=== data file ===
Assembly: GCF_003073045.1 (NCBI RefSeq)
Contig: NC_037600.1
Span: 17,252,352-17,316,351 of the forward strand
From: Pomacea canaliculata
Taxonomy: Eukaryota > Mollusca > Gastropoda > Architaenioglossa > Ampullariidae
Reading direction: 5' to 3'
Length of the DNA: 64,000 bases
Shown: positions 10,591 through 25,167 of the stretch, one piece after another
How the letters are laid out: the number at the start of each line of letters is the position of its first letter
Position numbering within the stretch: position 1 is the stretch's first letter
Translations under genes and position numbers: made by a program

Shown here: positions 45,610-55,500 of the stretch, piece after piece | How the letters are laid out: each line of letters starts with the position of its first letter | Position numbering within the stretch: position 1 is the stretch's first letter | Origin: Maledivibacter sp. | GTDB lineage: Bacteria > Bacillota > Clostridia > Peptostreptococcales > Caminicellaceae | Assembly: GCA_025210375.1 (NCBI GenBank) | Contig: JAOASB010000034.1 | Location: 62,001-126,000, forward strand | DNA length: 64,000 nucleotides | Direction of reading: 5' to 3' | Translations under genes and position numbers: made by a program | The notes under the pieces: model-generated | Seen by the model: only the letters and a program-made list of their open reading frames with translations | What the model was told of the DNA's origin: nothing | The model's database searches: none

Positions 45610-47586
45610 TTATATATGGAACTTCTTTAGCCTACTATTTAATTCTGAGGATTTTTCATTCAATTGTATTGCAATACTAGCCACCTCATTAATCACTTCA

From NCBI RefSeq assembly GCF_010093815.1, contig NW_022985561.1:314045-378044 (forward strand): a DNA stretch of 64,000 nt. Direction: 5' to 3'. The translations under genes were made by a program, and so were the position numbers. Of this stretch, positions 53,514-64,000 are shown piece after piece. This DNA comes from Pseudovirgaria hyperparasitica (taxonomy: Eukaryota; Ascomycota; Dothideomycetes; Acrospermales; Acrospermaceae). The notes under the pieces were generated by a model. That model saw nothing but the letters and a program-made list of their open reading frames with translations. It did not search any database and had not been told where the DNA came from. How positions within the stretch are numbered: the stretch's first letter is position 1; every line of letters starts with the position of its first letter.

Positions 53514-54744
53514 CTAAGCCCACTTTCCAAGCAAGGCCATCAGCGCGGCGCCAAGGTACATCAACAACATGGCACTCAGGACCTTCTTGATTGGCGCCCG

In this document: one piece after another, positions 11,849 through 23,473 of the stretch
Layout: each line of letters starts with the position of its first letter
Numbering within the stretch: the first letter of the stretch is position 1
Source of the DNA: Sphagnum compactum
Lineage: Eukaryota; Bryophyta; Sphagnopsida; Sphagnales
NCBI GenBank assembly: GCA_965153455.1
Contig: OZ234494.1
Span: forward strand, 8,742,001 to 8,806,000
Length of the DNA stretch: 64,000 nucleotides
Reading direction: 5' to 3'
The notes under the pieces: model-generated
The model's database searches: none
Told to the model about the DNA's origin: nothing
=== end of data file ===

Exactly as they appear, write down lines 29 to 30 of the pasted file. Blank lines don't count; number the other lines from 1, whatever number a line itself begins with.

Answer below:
The model's database searches: none
Told to the model about the DNA's origin: nothing